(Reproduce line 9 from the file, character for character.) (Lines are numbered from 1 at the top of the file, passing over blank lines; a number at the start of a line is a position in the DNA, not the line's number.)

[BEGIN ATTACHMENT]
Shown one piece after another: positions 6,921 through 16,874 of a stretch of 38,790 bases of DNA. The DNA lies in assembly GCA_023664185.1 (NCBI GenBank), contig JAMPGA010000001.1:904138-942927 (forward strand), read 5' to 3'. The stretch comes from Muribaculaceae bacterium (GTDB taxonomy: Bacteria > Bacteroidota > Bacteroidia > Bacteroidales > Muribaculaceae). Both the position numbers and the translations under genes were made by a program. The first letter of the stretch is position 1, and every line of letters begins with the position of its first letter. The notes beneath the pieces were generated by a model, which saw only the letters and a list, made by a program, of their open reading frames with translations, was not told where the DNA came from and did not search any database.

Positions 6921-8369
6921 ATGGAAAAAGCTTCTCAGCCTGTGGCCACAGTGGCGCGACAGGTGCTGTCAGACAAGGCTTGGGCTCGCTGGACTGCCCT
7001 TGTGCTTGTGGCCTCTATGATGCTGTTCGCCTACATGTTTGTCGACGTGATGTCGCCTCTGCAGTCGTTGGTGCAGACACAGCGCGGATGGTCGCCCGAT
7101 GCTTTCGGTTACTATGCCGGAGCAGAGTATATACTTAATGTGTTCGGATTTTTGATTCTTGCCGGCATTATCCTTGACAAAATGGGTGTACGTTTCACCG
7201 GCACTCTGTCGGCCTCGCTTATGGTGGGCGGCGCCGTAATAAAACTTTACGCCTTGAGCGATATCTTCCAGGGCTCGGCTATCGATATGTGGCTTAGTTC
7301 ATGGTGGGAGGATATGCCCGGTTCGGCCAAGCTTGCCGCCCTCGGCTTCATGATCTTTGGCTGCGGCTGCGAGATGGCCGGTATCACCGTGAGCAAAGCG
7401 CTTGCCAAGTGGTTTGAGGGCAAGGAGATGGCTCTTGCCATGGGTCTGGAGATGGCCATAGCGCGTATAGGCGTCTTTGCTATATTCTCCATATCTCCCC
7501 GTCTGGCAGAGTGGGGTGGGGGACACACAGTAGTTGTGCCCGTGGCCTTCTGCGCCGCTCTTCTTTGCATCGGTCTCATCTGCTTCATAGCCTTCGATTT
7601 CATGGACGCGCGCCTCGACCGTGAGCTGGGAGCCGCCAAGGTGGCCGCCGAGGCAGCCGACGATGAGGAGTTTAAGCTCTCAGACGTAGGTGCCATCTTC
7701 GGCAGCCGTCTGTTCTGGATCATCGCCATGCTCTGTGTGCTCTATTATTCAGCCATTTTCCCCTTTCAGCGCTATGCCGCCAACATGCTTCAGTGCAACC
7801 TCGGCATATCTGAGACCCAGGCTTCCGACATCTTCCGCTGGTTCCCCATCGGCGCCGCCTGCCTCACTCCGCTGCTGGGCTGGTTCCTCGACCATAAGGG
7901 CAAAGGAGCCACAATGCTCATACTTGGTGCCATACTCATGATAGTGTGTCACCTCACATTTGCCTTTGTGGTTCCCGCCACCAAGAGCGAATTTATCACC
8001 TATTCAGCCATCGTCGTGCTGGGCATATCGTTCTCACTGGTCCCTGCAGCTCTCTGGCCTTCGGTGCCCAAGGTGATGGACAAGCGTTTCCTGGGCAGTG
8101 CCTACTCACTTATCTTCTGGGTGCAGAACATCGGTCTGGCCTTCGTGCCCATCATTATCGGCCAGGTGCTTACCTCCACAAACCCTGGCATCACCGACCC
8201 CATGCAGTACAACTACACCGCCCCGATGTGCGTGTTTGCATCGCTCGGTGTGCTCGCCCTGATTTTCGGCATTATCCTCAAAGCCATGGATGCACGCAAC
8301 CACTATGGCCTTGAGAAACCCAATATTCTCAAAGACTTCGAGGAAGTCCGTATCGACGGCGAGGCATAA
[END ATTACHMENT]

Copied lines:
7501 GTCTGGCAGAGTGGGGTGGGGGACACACAGTAGTTGTGCCCGTGGCCTTCTGCGCCGCTCTTCTTTGCATCGGTCTCATCTGCTTCATAGCCTTCGATTT